This, my third trip to Lake of Stars, was going to be a great celebration – of an LoS-friends anniversary and naturally of the music. It became a rather mixed experience, unfortunately.
For starters, it wasn’t Lake of Stars, it was Lake of Stars Discovery – a “boutique festival” as they call it. That sounds fancy, posh even, and it seems that’s where organizers are steering the festival. LoS had gained a reputation as being one of the best festivals in Africa, and has always been named among the top-10 or top-5 even on the continent. But what the hell was going on this time? Here are some of the things I found troubling:
- Dramatic rise in entrance fee: I paid almost EUR 170 (incl. compulsory camping fee) – that’s a lot for a 3-day festival, even by European standards, and it creates huge expectations. And no, they were not fulfilled. Malawians had to pay MKW 66,000, i.e. around EUR 80.00 – a huge price, and unaffordable for most Malawians.
- Add the travel expenses to the rather remote location at Kachere Kastle in the north.
- Add the investment of time to get there – rather complicated for those who have the money to go to such a festival because they will have to have a job in one of the commercial centres, mostly in the south of the country where the festival used to be located.
- The number of tickets, especially for Malawians was very limited. Hence, a rather small audience.
- Small audiences means, a line-up missing out on the really big names. Mind you, there was very good music there, but the big names were missing. Why would you leave Blantyre or Lilongwe and pay a lot of money to see some Malawian stars that play in your town a few times a year?
- Rules around the location were rather restrictive and often non-sensical. For instance, you’d not be allowed to use the main entrance on a camping ticket even if you wanted to get to a restaurant or the garden stage right next to that entrance. Instead you’d officially have to walk all around the location, across the campsite, only to turn up on the other side of the very same gate. What? I was able to convince most security guys that that’s nonsense which I will not adhere to. They were usually forthcoming after some hectic discussion.
- The parking situation was bad. People were asked to leave their cars kilometres away, near the main road, and carry all their stuff to the location. Since we arrived early we managed to break a deal with a local family and parked our car at their house.
- The toilets were the worst I’ve seen at an African festival. Usually, I would praise them as far better (i.e. cleaner) than at European festivals. Not this time, and my judgment has nothing to do with their attempt at eco-friendliness. I appreciate that, and I’m familiar with sawdust toilets. No, that’s not it. The campsite had only 4 men’s toilets, of which one was damaged on day one, and two were in a rather remote corner. In general, toilets were far away from the action.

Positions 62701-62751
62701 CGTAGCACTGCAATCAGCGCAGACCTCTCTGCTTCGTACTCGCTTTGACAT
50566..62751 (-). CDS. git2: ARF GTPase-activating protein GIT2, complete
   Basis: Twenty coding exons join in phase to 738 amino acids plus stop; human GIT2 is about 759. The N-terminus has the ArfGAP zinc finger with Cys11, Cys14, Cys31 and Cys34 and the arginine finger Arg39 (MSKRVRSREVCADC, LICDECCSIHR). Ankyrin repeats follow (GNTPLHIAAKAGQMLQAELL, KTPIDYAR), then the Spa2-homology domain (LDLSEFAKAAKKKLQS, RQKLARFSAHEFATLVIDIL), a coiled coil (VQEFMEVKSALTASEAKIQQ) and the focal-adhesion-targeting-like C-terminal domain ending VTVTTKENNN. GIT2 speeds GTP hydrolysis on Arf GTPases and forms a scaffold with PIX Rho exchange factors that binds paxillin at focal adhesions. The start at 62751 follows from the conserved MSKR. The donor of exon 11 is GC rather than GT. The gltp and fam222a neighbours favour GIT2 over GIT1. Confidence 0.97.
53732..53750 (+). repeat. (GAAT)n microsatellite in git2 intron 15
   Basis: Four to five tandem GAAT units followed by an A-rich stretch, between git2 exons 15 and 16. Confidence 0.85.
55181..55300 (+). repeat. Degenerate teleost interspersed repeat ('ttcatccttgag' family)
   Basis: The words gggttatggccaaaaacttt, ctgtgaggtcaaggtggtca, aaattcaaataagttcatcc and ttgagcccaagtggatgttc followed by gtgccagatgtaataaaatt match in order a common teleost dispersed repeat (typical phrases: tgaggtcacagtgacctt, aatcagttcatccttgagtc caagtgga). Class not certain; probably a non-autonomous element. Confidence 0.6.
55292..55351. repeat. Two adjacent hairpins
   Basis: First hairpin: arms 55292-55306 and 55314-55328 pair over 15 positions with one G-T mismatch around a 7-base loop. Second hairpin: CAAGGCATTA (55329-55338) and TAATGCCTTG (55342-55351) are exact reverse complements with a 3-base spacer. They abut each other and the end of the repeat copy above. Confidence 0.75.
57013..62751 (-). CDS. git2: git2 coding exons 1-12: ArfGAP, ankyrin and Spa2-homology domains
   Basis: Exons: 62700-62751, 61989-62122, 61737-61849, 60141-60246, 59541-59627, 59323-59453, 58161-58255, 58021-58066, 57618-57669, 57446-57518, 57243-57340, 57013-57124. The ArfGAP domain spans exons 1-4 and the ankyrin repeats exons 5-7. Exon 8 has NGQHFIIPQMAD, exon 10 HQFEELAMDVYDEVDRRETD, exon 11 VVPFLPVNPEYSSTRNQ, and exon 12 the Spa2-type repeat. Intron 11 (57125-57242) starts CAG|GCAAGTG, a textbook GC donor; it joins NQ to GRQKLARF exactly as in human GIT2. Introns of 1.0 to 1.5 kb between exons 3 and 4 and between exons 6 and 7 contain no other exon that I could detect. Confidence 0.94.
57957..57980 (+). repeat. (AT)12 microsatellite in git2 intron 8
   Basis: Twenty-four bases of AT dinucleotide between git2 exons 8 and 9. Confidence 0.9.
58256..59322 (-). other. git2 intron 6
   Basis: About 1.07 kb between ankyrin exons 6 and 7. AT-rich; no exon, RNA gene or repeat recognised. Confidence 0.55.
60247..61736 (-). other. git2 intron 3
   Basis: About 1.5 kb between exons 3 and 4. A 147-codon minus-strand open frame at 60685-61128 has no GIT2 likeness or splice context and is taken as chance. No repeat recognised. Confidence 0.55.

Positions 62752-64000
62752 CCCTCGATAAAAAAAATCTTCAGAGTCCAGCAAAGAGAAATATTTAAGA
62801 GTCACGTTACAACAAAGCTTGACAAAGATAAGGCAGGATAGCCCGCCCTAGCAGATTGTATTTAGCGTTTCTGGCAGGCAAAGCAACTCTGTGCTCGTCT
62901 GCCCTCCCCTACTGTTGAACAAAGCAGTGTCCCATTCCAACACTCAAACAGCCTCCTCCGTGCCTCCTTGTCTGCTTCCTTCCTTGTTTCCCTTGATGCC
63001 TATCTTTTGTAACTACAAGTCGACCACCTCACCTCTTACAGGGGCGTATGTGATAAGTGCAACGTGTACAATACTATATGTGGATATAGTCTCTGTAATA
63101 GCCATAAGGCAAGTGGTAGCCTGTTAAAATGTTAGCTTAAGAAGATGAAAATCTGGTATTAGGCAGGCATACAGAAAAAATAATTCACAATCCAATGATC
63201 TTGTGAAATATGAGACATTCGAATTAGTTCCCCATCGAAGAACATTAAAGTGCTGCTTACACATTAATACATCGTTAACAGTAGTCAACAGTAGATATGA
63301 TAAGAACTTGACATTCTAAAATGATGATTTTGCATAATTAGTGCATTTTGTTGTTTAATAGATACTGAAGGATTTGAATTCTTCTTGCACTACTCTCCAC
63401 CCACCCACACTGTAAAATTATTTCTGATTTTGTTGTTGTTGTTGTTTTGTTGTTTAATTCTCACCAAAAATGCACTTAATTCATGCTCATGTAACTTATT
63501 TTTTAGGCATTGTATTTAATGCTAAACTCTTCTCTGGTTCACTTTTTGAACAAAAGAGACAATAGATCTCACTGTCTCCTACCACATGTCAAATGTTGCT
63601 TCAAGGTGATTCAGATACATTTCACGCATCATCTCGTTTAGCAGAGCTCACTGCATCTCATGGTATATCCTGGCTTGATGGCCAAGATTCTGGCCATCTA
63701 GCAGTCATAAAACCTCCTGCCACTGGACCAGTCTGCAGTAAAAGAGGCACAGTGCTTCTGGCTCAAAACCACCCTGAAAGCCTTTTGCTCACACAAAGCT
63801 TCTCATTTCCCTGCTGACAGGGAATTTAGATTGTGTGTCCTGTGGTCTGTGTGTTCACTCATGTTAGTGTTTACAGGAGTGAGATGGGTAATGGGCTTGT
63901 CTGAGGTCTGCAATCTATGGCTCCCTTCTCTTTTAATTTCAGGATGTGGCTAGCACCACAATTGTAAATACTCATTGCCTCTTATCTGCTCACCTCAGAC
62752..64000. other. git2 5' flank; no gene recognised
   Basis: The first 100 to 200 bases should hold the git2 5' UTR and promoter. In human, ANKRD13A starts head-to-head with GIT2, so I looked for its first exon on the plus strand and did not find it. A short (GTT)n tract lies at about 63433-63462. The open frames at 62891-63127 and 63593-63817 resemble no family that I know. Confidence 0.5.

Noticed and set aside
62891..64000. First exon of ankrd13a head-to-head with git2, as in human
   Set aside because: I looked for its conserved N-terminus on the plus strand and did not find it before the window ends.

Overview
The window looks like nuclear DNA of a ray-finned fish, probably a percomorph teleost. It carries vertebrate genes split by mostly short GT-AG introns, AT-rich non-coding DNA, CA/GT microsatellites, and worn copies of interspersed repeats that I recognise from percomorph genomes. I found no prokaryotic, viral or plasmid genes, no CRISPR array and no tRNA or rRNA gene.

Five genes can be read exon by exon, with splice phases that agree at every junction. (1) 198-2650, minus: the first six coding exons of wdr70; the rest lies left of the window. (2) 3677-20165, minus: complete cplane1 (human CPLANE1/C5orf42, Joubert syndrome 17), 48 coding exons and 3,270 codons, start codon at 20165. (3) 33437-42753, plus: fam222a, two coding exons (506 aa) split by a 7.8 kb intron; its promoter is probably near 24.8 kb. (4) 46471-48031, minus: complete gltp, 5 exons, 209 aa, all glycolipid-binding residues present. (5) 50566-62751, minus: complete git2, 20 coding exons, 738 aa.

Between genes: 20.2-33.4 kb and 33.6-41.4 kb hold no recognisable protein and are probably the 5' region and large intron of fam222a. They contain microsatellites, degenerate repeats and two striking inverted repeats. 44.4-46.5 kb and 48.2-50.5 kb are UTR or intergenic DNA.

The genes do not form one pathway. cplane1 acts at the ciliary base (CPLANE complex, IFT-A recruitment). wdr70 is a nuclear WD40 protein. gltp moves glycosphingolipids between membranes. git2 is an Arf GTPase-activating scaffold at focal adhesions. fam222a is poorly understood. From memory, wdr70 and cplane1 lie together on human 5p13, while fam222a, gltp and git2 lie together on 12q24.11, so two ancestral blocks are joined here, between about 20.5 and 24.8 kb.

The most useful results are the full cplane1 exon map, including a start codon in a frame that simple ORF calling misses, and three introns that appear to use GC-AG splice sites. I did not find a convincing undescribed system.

- The restrictive access to the inner courtyard was ridiculous – the bar there was never crowded!
- Worst of all: how they treated the local people. No more open-access on Sundays, and what little space there was near the water of the lake for locals to take a peek at that unaffordable but nevertheless very noisy event was closed meticulously. What for? This is your recipe for tensions! And allegedly, some tourists were attacked and/or robbed. A lot of us noticed that there’s something wrong and sided with the locals by attending their bars and restaurants rather than the ones on location.
Unless LoS comes up with a different policy, that was it for me. I will not support such policies that turn this festival into yet another safari destination for azungu and some affluent local people. Dear LoS, I appreciate the attempts at eco-friendliness, the free water bottles, and also the workshops and discussions etc. But they are not happening in an isolated space, and you must demonstrate your ability of inclusiveness and diversity right where the festival is hapening. You failed miserably this time.
Here a few glances at some of the performances. Sorry for the bad sound quality of my videos – my camera doesn’t handle loud sounds well. Since evening performances of big bands tend to be louder, I didn’t even give it a try.
Some captions of previous LoS performances are found here and here. Some videos are on my Travelling for music in Africa-playlist
Amahoro Drummers (Burundi)
With the required permission by the Burundian government!
Only in Malawi! – these huge banjos are typical of some Malawian folk music. Despite the incredibly low attendance (it was very early after noontime and quite hot!), those who saw Chipasula Project had great fun.
This long and slow performance of a Tonga dance left me somewhere between amazed and clueless.
Making a scene
… especially Amanda Black, and one of my favourites this time: Faith Mussa. On his latest album he has modernized some folk songs, so a lot of people were able to sing along immediately.
M.A.P. – Music According to Percussion (Zimbabwe)
My discovery this time. I love their combination of traditional instruments and arrangements with modern vibes. Thanks to Othnell, who gave me all three CDs for free! Ngiyabonga kakhulu!
An freestyling competition turned out to be the most hilarious thing ever in the end. After some impressive acts, it was
This was my third time seeing Bongeziwe live, after one performance – with band! – at The Orbit (R.I.P.!) in Jo’burg, and at The Roots Festival.